The Use and Misuse of Social Consensus Epistemology: Election Edition

Debate about whether fraud occurred in the 2020 US Election is a fascinating example of the power of social consensus.

Is the 2020 US presidential election about to be stolen from a certain famous orange businessman via election fraud?

Most of The Media is extremely keen to persuade people that election or vote fraud is very rare or even completely mythical (“the Bigfoot of elections”), whilst various pro-Republican factions are trying to convince us that fraud is rampant and decisive. A widely circulated report by the Brennan Center for Justice claims that the rate of fraud is somewhere between 0.00004% and 0.0009% - though that is for voter fraud rather than election fraud, and measures only proven cases without attempting to estimate the true amount. And the 0.00004% would imply just 20 fraudulent votes per side in the whole US election, which is ridiculous given that people have recently been convicted of stealing up to 46 votes in a single incident. How many votes were stolen by smarter fraudsters who didn’t get caught?

It is far too early to know whether the 2020 US election was won by fraud, and we may never really know - especially if it turns out to be a very close race in a few key states. The closer the election is, the more likely it is that fraud was the determining factor. If the election is decided by 1 vote, it will be almost certain that fraud determined the outcome. If it’s by 1 million, fraud on that scale is extremely unlikely and therefore didn’t matter. Somewhere in the middle lies the truth, and we will likely never know exactly where (I estimate something like 10,000).

The presence or absence of fraud has an anti-inductive quality to it; the fewer people believe it, the more likely it is to be true (and this has to be weighted by how powerful or important those people are - millions of little people might not really count much). If people don’t think that fraud is happening that makes the fraud easier to get away with and therefore more likely to happen, because attempts at exposing the fraud can more easily be stopped, or might never be initiated in the first place.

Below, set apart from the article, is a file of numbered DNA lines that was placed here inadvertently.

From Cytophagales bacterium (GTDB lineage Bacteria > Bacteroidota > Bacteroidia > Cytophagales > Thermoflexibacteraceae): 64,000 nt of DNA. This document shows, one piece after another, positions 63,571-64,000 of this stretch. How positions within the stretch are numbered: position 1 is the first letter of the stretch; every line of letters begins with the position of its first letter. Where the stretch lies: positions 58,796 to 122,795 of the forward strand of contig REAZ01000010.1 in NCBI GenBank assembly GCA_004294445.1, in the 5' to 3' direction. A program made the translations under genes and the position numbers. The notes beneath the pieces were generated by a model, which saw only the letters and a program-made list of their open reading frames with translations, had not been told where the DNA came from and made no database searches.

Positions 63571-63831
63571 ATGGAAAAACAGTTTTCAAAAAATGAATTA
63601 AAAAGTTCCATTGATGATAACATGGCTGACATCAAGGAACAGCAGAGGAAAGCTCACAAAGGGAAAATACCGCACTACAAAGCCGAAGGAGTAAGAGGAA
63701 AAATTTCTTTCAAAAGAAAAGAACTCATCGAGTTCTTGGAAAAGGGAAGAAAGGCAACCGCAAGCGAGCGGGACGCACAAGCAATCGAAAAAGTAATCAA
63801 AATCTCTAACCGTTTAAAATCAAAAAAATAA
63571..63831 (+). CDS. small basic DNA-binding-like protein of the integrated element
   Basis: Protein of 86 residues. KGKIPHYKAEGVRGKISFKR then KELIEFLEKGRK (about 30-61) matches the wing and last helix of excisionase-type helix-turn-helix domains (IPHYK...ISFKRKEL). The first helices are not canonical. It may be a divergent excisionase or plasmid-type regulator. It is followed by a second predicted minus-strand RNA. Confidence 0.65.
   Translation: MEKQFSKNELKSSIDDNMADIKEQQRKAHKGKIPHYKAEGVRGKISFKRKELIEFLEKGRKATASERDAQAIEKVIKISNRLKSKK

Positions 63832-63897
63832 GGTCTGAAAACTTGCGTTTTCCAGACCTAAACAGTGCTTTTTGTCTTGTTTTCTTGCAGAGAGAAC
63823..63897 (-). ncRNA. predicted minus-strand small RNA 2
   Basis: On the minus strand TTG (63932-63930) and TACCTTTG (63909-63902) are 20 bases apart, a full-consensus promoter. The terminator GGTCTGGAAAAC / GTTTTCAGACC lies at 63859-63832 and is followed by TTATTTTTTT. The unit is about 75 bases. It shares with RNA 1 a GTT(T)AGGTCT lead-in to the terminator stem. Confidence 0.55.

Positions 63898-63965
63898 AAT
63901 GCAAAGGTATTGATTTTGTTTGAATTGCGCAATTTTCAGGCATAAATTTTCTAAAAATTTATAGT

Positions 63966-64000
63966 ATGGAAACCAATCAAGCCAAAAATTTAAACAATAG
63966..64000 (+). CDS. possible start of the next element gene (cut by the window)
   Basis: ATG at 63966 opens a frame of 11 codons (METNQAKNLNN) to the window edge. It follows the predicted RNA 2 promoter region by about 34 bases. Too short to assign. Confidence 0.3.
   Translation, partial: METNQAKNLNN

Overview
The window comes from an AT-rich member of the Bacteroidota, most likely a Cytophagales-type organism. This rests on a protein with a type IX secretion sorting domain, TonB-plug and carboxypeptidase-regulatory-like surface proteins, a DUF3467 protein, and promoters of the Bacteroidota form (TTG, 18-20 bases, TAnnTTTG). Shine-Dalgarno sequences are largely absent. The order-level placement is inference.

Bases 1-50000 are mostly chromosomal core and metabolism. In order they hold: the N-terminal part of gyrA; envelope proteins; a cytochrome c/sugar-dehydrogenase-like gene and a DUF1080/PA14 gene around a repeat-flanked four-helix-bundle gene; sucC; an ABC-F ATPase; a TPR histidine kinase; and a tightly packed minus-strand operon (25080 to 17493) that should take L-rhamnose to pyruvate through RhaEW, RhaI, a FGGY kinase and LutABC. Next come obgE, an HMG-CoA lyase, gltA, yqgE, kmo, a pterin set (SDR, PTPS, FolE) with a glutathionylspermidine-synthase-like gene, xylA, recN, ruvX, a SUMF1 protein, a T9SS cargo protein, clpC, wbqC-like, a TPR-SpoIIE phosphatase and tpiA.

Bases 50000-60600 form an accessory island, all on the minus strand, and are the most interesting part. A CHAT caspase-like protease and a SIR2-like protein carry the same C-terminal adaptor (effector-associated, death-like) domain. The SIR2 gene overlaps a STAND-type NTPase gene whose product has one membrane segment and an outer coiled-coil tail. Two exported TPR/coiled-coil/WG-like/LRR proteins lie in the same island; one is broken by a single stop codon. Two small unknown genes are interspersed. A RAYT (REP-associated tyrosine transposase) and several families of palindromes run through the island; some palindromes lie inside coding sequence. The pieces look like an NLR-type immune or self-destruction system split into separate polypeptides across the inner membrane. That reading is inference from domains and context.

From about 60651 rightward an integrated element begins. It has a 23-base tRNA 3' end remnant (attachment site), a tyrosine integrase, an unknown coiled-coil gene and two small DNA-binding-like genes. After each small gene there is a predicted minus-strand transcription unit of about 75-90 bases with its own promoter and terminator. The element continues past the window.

Election fraud is even more interesting, because if you (the fraudster) can win the election then the victim of fraud has an incentive to back down and let you get away with it in order to preserve the general public’s belief in democracy. Democracy has both a practical function (effective government via peaceful transfer of power) and a “spiritual” function (keeping the peace by persuading people that they are being represented). Overturning an election seriously undermines the spiritual function of democracy as it confirms to people that elections do get rigged and fraud does happen and it does sometimes determine election outcomes.

This scenario of successful fraud followed by acquiescence seems to have happened in the 1960 US presidential election, and again in 2000. The facts in 2000 seem to be that voting machines in Florida were hacked to add many thousands of votes for the Republicans, and those votes were never counted by hand. The 1960 election had issues with fraud in Chicago, with allegations that names were being taken from gravestones and used to vote, or that 56 people had voted from one house. Some people thought it was decisive, and some election officials were convicted. But in both cases, the loser ended up just conceding without a recount. “You gotta swallow this one. They stole it fair and square” - an aide to Richard Nixon in reference to the 1960 election loss.

What this all means is that persuading people that there is no fraud is an integral part of committing fraud: controlling the social epistemological consensus becomes a weapon. That doesn’t necessarily mean that fraud claims are always true/decisive, it just means that claims against fraud should be treated with a healthy dose of skepticism.

Every piece of documented evidence starts its life as a suspicion, every rock-solid scientific theory starts as a hypothesis, etc. By creating the perception that a true hypothesis is false, you can prevent contrary evidence from being collected or contrary theories from being discussed. You can dissuade the best minds from even thinking about something by tarnishing it with an aura of low-status and low-intelligence. This phenomenon is pervasive - truth is often decided by who has the most powerful narrative, and compensating for the power and bias of social consensus epistemology is a core unsolved problem in rationality.

Added 28/11/2020: There has been a decent amount of work done analyzing election results and a few things have emerged as potentially suspicious. Having done some of the work myself, the biggest takeaway is just how disorganized the US election system is, and how easy it would be to cheat!